It’s official: Donald Trump is presiding over the most chaotic White House in modern history — and the disorder is not only upending his presidency, it’s hurting Republican chances in November’s congressional elections.
Last month, the Brookings Institution released statistics tracking the turmoil in Trump’s Cabinet and staff. Since his inauguration, the study found, almost half of all top White House positions have changed hands, some more than once.
Trump’s first-year turnover was about twice as great as what Ronald Reagan saw in 1981, three times as great as Barack Obama’s in 2009. The president is already on his second chief of staff, his third national security advisor and, soon, his fifth communications director.
And there’s more to come. Chief of Staff John F. Kelly is said to be on the way out, and Environmental Protection Agency chief Scott Pruitt could be the fifth Cabinet officer to be fired. Trump has mused about having no chief of staff, or maybe four of them — innovations that seem unlikely to improve matters. His nominee as secretary of Veterans Affairs, the White House physician, has drawn criticism for lack of management experience.
Meanwhile, dozens of top jobs still haven’t been filled — some because of Democratic resistance in Congress, but many because the administration hasn’t nominated anybody.
The chaos goes well beyond hiring and firing. Trump is governing impulsively, by tweet. Cabinet members, aides and lobbyists jockey to get on Fox News, knowing that’s the best way to reach the president’s ear. Congressional leaders in both parties complain that they can’t make a deal with the White House and know it will stick.
“I’ve never seen a White House as mismanaged as this one,” a top advisor to an earlier Republican president told me last week. He didn’t want to be named because he didn’t want to provoke the ire of the president.
“It’s worse than Carter, worse than Clinton,” said another former GOP White House aide, referring to the famously chaotic first years of Jimmy Carter and Bill Clinton.
The tumult makes great fodder for cable newscasts, of course. But it also has real consequences for federal policy, and for election-year politics, too.
“The biggest impact is on what isn’t getting done,” the former White House aide said. “Trump isn’t getting his wall built. He isn’t getting an infrastructure plan. He isn’t getting people confirmed.”
Republicans in Congress appear to be increasingly willing to cut their own deals on legislation, without looking for direction from the White House. The bipartisan spending bill Congress passed at the 11th hour last month increased military funding but didn’t have much to do with the president’s agenda beyond that. He called the measure “ridiculous” and threatened to veto it but signed it anyway.
Much of what Trump claims he has accomplished is getting lost in chaos, too. “He’s announced a lot of deregulation, but that doesn’t mean it’s actually getting done,” noted Elaine Kamarck, a Brookings scholar. “It takes a long time to get a new regulation done. If you don’t have an assistant secretary [in the relevant agency] moving the process forward, it’s not going to happen.”
The wheel-spinning has political consequences. Trump has held onto his base of support among conservative Republicans, but he hasn’t grown it. His approval rating in public opinion polls has been stuck within a few points of 40% for more than a year. (The president crowed this week about hitting 50% in one conservative-leaning survey, but that was an outlier.)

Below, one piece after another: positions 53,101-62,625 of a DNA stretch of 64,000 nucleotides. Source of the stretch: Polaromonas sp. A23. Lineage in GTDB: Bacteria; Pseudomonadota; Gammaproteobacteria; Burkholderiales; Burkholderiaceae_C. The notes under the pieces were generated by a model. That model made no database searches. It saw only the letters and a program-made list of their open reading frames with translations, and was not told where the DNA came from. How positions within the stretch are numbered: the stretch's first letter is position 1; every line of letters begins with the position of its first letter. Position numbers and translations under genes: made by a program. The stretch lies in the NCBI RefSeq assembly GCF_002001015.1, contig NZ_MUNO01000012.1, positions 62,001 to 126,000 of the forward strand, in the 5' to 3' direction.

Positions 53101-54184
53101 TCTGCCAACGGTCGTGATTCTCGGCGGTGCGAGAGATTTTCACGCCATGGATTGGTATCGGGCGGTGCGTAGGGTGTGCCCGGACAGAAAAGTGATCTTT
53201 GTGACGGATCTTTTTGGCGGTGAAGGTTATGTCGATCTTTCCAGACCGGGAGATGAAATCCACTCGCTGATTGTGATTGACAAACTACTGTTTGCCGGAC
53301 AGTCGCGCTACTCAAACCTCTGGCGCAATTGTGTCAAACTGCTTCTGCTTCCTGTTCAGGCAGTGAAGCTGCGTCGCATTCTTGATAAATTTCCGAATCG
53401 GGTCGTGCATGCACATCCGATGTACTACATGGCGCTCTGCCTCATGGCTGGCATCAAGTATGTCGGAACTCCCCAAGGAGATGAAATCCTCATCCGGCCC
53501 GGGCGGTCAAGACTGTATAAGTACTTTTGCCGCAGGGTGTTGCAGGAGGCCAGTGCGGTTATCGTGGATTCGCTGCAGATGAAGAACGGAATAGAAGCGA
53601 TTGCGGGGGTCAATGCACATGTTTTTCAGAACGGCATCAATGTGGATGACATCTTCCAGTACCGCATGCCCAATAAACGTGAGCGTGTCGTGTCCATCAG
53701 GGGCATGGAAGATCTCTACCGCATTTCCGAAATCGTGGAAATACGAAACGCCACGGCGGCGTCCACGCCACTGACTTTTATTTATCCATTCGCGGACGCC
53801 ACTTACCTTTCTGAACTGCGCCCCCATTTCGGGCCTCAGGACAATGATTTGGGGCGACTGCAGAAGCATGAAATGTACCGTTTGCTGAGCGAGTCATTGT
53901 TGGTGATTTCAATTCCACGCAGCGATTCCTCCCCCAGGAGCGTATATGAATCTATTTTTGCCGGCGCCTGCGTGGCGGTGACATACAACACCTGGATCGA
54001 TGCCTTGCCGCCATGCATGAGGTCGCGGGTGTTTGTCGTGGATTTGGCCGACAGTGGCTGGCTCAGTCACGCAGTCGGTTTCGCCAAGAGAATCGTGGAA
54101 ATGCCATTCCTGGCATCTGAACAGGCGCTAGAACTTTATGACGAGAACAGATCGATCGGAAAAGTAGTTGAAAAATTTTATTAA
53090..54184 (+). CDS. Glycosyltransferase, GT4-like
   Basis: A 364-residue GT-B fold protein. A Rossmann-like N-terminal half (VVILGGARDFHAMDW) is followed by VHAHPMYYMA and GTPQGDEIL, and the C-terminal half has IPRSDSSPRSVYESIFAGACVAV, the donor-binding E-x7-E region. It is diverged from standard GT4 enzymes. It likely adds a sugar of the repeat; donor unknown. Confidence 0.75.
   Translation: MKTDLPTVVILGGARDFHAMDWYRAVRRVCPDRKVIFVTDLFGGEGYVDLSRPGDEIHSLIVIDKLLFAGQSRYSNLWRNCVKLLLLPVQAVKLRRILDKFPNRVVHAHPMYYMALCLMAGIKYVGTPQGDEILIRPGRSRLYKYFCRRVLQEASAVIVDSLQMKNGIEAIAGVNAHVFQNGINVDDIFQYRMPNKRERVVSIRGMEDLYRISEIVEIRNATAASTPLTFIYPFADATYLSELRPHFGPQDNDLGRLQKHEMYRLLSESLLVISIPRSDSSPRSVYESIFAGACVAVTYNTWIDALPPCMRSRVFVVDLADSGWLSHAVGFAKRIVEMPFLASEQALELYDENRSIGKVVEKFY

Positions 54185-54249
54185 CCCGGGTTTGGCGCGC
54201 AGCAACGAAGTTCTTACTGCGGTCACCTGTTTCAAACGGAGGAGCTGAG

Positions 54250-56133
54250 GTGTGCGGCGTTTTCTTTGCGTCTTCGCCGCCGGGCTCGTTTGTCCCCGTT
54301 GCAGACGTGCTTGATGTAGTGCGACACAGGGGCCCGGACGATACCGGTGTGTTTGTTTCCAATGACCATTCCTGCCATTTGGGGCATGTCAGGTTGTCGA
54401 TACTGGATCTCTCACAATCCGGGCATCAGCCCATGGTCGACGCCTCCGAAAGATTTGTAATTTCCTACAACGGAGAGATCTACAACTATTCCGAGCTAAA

Trump’s inability to build more support is striking at a time when the economy has been growing and employment rising. Most presidents see their public standing climb when the economy does well. Trump’s flat poll numbers amid a healthy economy are a remarkable negative achievement.
One reason for the president’s shortfall: Voters have noticed the chaos and don’t like it. A CNN Poll last month found that only 40% gave Trump credit for “managing the government effectively.” (Still, that’s better than the 36% who called him “honest and trustworthy.”)
The president’s flagging poll numbers mean he’s likely to be a serious drag on Republicans running in swing districts this fall, increasing the Democrats' chances of taking control of the House of Representatives, and if the GOP loses in November, some Republicans will blame Trump’s mismanagement.
“That will be the most terrible consequence of the chaos, if it happens,” the former White House aide said.
If Democrats win the House, that will make the president’s troubles far worse. He’ll face a mountain of resistance to his remaining legislative agenda, more investigations of his administration and a move by some Democrats to launch impeachment hearings.
Within his own party, pressure will increase for candidates to challenge him in the presidential primaries. Ohio Gov. John Kasich and Arizona Sen. Jeff Flake are already circling.
When he ran for president, Trump promised that as a businessman, he would be a better manager than any conventional politician. “I alone can fix it,” he said.
But when it comes to the chaos in his own White House, the president hasn’t done much fixing. “He doesn’t seem to know he has a problem,” the former advisor said.
Managing the government well was one of Trump’s core campaign promises, along with “draining the swamp.” He’s failed spectacularly at both — and, unfortunately for the GOP, most voters have noticed.